3. I definitely don’t think this project has to be considered a failure, though it certainly has been a very tough process. We’ve reworked this project a number of times, and I’m fairly certain that had these not been piled together in the plastic container, mold (on the outside at least) wouldn’t have come into play. And even mold on the inside isn’t going to stop the wildflowers from growing.

    After all the work, it’d be a shame not to get these up.

    1. I don’t know Justin. Last year at this time leesa had a fire at her storage space. Water got in. Anything in there that was made of paper grew mold in the humid environment. I spent many hours there cleaning and moving the things. On days when it was more humid, the smell was unbearable. On days when it was cooler, there was a huge difference.

      I know it won’t stop the flowers from growing, but at this point I think it would be better to even start spreading the seeds in places that could use some life. With the seeds you have we could cover a lot more area than any planters we could distribute.

      1. Given that the planters will be fairly widely distributed outdoors I don’t think the smell will be an issue. As well, although we could go and put the seeds in multiple places, I think that kind of misses the potential of the project in being a small (and now moldy) intervention into a surface of the city.

        Whether or not these succeed as planters that facilitate the growth of huge bouquets of wildflowers is kind of beside the point, if they can suggest to someone a different way of thinking about where flowers belong in the city (to put it bluntly, maybe the project helps to ask a question about why flowers or vegetation of any kind is relegated to gardens or to flower beds or to city-controlled hanging planters).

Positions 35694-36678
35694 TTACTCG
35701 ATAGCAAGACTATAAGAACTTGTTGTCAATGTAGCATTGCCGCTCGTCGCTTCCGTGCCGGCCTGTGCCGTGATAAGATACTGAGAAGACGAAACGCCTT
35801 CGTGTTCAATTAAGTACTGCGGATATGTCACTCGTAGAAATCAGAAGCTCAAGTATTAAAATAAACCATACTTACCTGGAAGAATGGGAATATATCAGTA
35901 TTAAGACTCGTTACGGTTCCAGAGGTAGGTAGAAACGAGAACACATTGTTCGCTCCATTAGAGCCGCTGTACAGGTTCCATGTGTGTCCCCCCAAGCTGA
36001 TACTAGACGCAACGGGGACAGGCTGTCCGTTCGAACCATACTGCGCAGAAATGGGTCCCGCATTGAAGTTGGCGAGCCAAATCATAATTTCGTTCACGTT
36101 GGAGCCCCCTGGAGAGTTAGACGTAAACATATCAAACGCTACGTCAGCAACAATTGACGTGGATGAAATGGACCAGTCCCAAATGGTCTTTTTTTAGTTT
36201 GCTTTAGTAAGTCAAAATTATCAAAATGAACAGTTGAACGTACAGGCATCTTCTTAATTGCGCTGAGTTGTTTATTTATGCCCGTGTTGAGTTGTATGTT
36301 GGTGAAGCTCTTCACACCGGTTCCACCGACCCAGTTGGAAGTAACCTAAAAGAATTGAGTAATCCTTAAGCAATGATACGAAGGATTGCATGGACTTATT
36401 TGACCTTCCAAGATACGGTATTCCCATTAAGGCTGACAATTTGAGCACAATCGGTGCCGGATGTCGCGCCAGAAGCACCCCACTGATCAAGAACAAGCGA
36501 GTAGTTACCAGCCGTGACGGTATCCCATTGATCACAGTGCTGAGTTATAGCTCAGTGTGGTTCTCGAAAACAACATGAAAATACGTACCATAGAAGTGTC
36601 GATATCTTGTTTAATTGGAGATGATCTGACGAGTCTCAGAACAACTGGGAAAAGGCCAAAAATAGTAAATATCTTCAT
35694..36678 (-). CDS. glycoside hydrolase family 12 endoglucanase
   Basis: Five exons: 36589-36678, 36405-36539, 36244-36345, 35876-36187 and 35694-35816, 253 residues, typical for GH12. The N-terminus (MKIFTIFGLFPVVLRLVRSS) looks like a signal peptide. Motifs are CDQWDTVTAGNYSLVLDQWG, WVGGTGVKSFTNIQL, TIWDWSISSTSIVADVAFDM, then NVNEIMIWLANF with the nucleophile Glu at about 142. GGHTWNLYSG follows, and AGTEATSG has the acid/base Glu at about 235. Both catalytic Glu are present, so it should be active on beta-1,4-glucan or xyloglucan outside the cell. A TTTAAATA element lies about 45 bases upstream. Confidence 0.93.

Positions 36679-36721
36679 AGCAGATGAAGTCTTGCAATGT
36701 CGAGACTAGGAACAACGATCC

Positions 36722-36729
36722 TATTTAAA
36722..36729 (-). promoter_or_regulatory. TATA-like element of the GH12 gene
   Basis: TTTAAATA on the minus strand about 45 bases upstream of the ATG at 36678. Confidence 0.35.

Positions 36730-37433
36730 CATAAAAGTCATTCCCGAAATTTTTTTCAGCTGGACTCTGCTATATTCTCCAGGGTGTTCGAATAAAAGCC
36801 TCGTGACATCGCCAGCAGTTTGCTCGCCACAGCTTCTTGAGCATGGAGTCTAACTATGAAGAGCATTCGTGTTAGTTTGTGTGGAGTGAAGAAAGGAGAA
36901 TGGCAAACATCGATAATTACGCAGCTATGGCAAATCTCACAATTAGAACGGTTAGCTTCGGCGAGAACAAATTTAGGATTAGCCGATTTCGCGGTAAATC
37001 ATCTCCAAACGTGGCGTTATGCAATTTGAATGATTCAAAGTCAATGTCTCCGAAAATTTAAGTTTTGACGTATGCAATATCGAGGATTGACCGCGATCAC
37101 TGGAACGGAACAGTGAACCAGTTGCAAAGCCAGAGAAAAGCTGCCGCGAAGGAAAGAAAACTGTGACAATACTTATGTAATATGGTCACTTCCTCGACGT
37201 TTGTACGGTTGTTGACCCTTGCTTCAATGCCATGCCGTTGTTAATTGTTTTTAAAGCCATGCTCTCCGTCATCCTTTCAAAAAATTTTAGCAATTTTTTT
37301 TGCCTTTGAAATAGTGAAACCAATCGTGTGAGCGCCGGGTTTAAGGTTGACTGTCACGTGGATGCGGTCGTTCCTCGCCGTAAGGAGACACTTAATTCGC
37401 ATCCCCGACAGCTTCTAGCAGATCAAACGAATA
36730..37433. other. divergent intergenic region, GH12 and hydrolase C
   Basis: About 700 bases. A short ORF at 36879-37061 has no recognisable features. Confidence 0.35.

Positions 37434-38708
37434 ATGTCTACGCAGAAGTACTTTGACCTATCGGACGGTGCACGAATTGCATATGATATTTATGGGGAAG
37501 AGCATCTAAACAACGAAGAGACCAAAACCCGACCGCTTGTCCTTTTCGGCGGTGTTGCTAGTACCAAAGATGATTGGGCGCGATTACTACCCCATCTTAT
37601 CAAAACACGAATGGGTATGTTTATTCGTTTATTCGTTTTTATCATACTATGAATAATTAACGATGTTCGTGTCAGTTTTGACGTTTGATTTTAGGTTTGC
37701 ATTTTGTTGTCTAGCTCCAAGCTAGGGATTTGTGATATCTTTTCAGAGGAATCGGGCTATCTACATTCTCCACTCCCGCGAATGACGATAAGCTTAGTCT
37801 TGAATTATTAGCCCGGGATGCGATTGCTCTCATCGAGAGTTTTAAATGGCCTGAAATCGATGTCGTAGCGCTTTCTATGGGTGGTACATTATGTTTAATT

Certainly though, yes, there are lots of other projects to tackle, and I think we’re definitely hitting the limits of what we can do with paper. However, there may be other materials to explore or other directions into which this project can go. I guess I just wonder if its too early to say that this project is over just yet.

  4. That is such a shame… I’m sure once they go up and have proper air circulation, the mold growth will slow down.

    Perhaps seed bombing is an option? just sprinkling seeds in places that they will grow. like in all the planters that the city hasn’t been taking care of becuase of the strike.

    1. ALSO! if the seeds are just being tossed about, perhaps native plants should be used…
      The Star has an article about native birds taking advantage of the long grass here Maybe native flowers would help them out even more?

  5. I definitely do not think this project is a failure. I think we should keep going, figuring out how to combat these problems (which I do not think are major enough to consider them failures, mold is natural, mold is penicilin, we can cure Windsor with antibiotic planters woo!)
    I would still like to go forward with them, it is a great project and has recieved considerable inquiries.